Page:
In signed languages, the use of space in its formal sense may consist of actually designating certain points or loci in space to represent objects. For example, specific loci to the left and right of the signer would be designated as representing “John” on the left and “Mary” on the right. These designated loci would be maintained as long as the topic included the two people. Since they have been established in the conversational space and can be held in memory, the loci may then be referred to for use at different times in the conversation. For example, the signer could “point” to Mary’s location, change handshape to an “O” (with fingertips down), and move his or her hand to John’s location, indicating that “Mary moved next to John.” One can also designate or refer to these loci with one’s eyes (eye gaze) and with the tilt of one’s head (Bahan & Supalla, this volume). [-1-]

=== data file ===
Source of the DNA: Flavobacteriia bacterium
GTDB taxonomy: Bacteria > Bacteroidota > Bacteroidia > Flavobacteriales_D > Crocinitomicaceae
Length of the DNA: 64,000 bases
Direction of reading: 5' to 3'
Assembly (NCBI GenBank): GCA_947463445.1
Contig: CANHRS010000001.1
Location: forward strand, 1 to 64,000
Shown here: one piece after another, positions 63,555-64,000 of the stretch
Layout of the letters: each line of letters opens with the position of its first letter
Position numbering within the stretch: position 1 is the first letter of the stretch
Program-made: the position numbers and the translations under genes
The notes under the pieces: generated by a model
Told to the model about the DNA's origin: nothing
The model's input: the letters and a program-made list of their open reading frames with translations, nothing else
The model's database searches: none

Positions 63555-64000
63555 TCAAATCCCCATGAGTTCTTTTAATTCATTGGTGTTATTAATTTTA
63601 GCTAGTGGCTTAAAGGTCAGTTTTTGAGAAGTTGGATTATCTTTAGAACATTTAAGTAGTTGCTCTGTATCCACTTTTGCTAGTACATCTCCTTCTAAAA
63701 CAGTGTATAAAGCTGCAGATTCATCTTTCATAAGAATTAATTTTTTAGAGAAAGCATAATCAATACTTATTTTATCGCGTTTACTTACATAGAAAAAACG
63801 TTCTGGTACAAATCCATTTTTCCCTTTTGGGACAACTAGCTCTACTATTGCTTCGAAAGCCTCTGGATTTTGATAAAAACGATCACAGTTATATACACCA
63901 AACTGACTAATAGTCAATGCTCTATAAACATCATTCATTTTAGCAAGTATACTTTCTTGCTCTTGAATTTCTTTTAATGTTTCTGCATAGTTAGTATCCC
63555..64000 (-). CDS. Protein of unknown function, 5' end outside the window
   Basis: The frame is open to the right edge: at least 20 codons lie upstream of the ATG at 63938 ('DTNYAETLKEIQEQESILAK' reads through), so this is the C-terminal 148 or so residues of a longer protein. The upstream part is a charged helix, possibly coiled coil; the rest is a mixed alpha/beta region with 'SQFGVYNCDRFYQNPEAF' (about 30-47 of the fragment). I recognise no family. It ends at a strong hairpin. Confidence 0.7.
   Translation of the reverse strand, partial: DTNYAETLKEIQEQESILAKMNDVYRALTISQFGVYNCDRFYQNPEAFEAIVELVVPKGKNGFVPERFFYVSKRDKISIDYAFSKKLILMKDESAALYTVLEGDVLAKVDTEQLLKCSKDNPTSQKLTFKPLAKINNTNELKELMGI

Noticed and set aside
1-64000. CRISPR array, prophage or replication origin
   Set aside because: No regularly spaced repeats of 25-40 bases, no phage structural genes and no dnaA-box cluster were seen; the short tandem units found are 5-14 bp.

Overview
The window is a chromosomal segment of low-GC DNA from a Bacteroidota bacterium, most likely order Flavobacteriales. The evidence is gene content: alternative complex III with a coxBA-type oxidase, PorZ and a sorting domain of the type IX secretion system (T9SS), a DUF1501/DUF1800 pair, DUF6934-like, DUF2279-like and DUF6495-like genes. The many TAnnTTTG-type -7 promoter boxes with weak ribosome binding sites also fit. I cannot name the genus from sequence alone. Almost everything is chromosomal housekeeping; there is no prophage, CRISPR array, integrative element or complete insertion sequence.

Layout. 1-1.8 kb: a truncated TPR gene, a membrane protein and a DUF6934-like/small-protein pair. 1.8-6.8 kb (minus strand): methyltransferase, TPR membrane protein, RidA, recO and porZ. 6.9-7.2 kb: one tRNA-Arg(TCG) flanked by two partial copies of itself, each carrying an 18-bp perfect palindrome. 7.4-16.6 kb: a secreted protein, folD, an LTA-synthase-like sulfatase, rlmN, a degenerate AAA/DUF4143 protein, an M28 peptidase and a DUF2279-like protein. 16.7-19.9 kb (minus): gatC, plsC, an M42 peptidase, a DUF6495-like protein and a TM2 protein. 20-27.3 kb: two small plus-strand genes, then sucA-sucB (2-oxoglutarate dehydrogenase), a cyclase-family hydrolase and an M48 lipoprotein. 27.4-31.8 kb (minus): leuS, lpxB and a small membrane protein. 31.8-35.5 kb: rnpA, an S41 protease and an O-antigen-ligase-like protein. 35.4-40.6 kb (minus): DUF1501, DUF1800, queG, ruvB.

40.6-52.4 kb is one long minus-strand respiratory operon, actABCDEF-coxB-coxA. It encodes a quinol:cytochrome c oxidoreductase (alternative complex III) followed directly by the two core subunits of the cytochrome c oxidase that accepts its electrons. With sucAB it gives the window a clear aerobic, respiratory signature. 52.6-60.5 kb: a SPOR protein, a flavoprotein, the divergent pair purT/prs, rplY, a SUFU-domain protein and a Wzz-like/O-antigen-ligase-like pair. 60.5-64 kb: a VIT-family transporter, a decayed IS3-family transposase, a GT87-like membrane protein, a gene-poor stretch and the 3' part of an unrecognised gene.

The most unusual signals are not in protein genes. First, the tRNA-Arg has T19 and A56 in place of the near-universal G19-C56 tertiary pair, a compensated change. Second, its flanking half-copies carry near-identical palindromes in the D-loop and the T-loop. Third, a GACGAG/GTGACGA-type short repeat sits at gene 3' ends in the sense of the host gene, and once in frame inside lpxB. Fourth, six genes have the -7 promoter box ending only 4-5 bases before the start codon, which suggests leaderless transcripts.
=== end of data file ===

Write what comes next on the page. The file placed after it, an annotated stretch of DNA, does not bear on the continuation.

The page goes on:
Language, Gesture, and Space is divided into five parts: part one is a discussion of the relationship between space, spatial referencing, and language; part two is an analysis of narratives with attention to discourse features and the structural components of ASL narratives; part three presents papers analyzing lexical and verb agreement processes; part four discusses the relationship between gestures and visual language; and part five discusses the acquisition of prelinguistic and linguistic use of gestures and language in Deaf and hearing children.
Within each section, the topics range from examining the nature of gesture to its relationship to natural languages, both spoken and signed, and its role and function in American Sign Language. Issues are presented from cross-linguistic perspectives, with specific descriptions from a variety of signed languages. The theoretical views are then tested for predictability through discussion of children’s acquisition of spoken language, gesture, and signed languages.